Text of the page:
Need networking guidance.

Discussions around the setup, operation, replacement, and disposal of clerk computers, not to include using MLS
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thedqs
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#11

Post by thedqs »

RussellHltn wrote:Also, I don't think the church as ever issued more then 2-3 machines to a FHC. That along with local unit admins are unlikely to get over 10 machines. If you've got more then 10, then there's been some donations somewhere along the line or someone has opened up the network to patrons.

I know the FHC in my old stake had 12 computers for FH research and temple ready. Probabily a lot a donations as all the Redmondites were throwing out their 2 year old computers.
- David
russellhltn
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#12

Post by russellhltn »

While I have heard of wireless being installed in church buildings, from what I'm hearing it's only for church business (and requires a client to be installed). It's not for the usual FHC patron.

Too bad. I'd like to set up a "in room" wireless system so patrons can use their computers.
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thedqs
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#13

Post by thedqs »

RussellHltn wrote:Too bad. I'd like to set up a "in room" wireless system so patrons can use their computers.

In room only? By lowering the power or making a Faraday cage around the room so the signal cannot get out (or other electromagnetic radiation get in).

Actually that might be a good idea to make a Faraday cage around the chapel, that way people's cell phones don't go off during the sacrament prayer. (Of course it might drain their batteries trying to make a connection to the cell phone tower, but that is just another plus. :D)
- David
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#14

Post by russellhltn »

I'm too lazy to put a cage around the room. I'd probably use antenna placement and connect the AP to the lighting circuit so it only works when the FHC lights are on. But you've got the vision, it would only be for patrons and would discourage any outsiders.
LakeyTW
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#15

Post by LakeyTW »

thedqs wrote:Yea I know it is at the FHC but if home routers work better then the PIX ones then why not use them. I do know they have a functionality of hooking up to a giant VPN server which the home routers couldn't do.
Please do not advocate removing approved Church firewalls. They have been placed there for a reason.
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mkmurray
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#16

Post by mkmurray »

lakeytw wrote:Please do not advocate removing approved Church firewalls. They have been placed there for a reason.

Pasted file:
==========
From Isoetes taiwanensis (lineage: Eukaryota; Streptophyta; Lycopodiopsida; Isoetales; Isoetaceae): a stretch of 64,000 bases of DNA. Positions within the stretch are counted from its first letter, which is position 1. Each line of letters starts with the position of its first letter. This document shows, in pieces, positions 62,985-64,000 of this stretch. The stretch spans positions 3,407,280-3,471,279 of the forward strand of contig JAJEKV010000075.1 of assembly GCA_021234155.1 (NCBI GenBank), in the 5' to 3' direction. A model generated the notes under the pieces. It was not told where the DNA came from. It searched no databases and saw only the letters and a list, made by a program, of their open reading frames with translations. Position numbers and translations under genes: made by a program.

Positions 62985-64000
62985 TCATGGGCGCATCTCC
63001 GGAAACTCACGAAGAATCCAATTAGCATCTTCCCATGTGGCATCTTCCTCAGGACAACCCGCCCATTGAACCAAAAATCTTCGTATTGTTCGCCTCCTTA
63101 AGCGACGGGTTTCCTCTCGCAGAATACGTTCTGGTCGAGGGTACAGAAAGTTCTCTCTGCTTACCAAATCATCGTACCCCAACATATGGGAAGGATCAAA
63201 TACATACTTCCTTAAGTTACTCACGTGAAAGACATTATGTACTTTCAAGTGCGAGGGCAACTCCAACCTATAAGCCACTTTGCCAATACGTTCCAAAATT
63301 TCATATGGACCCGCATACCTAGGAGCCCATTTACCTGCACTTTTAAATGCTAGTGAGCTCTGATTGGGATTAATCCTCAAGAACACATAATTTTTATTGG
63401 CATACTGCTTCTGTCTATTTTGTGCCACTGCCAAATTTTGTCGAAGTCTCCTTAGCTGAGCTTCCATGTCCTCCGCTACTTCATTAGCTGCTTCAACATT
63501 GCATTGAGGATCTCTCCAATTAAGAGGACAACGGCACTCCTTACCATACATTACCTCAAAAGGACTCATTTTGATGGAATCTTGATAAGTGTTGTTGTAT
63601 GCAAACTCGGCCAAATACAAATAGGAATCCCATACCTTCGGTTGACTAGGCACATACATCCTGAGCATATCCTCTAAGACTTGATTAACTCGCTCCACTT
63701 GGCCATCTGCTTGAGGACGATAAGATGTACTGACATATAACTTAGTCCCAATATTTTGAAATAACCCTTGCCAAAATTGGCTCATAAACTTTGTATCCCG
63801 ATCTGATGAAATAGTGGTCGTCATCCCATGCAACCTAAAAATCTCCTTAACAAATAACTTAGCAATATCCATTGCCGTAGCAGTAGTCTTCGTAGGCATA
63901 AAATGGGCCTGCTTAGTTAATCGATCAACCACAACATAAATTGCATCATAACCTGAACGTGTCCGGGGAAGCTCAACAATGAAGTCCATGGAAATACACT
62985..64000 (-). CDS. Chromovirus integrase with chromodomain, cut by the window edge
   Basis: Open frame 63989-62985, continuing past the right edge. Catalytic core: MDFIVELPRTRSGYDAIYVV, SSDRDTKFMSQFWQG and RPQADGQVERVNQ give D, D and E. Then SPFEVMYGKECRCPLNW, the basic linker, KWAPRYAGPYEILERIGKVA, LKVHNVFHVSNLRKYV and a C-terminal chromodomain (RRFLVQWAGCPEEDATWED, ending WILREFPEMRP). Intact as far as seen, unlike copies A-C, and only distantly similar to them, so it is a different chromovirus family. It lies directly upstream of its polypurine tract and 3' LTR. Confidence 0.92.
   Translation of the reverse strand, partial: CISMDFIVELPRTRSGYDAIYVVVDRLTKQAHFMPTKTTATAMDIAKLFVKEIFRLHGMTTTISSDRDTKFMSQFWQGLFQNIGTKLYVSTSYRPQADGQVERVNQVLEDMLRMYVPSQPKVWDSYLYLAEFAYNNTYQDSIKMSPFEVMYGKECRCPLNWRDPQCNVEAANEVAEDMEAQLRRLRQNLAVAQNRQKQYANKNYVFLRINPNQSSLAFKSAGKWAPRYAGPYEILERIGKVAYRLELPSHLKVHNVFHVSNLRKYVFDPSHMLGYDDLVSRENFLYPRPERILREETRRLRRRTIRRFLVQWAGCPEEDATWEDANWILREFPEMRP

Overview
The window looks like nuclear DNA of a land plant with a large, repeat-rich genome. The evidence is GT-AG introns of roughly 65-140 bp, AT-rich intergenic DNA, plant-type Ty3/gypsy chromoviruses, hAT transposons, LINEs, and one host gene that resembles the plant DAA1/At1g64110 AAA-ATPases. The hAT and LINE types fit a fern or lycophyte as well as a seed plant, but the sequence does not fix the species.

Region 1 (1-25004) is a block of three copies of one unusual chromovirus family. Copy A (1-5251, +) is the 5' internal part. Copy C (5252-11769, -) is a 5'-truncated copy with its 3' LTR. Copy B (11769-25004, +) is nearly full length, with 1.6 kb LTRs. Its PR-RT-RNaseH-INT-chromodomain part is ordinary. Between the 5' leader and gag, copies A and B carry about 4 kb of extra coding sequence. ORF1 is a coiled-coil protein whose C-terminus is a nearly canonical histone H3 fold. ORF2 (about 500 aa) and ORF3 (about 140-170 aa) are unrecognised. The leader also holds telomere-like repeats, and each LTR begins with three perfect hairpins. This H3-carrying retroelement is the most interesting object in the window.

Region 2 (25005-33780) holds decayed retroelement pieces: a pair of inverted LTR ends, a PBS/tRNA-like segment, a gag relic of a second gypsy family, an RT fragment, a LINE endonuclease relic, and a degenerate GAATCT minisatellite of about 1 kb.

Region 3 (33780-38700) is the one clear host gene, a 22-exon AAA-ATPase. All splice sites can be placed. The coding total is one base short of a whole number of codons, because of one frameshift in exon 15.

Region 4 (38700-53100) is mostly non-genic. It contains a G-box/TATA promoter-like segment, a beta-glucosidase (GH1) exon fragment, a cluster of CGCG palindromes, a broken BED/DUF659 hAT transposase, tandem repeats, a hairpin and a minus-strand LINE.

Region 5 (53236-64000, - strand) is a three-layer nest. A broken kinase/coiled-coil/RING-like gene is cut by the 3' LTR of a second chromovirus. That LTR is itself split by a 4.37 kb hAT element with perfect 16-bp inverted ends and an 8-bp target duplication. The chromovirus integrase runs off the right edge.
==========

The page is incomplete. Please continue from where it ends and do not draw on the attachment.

He wasn't. He didn't know they were providing firewall capability. He was mentioning that because of the number of RJ45 connections. It's there in his posts, look more closely.
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thedqs
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#17

Post by thedqs »

lakeytw wrote:Please do not advocate removing approved Church firewalls. They have been placed there for a reason.

Sorry that my post could be interpreted that way. In no way do I suggest removing, circumventing or modifying the router (though CHQ gives the password away WAY to easily), or any other thing that would reduce the effectiveness of the router. The post was made in exploring why the PIX has a device limitation while the home routers, which are cheaper, do not. The only apparent benefit seen from the PIX is to connect into a giant VPN thus all church computers are on a single network.
- David
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#18

Post by russellhltn »

thedqs wrote:The post was made in exploring why the PIX has a device limitation while the home routers, which are cheaper, do not.
I can only guess it has to do with licensing of VPN software. From what I've heard, that's how the church is doing their Internet filtering. Most home routers don't have VPN, so no licensing required.
The_Earl
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#19

Post by The_Earl »

No, the licensing only has to do with Cisco's revenue model and marketing. I guess maybe it is because some of their SOHO have fixed class C networks behind them, while a PIX will do whatever IP range you tell it to.

You can easily get around the license by putting a NAT device behind the PIX. A SOHO router (with WIFI disabled ;)) behind the pix would allow you to connect as many hosts as you have addresses for.

Some SOHO routers will do VPN, but not with the stock firmware. My WRT54G will work for both ends of a VPN with the right packages installed. I have not actually tried it, but it would be cool to VPN into my home network from elsewhere. The firmware I run will also allow me to put my own IP range in.
skiptaylor
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#20

Post by skiptaylor »

runstodboy wrote:One other thing you'll need to check on is how many computers the PIX is licenses to use. Some of the PIX's are only licensed for 5-10 computers. If you try adding more than that, you'll have connection problems. I'd call the CCN desk (Global Service Desk second level) and talk to them about getting an upgraded license. (I'm not sure what the policy is on that, but they can make sure you won't run into any problems adding additional computers).

Good luck...
I just got off the phone with the Global Service Desk. After some research, they told me the normal licensing for the Cisco PIX firewall is 10 computers. There is a higher level that is 15 computers. He put me on hold and verified this is correct.

So I won't need to change the license for what we are doing.

Thanks!
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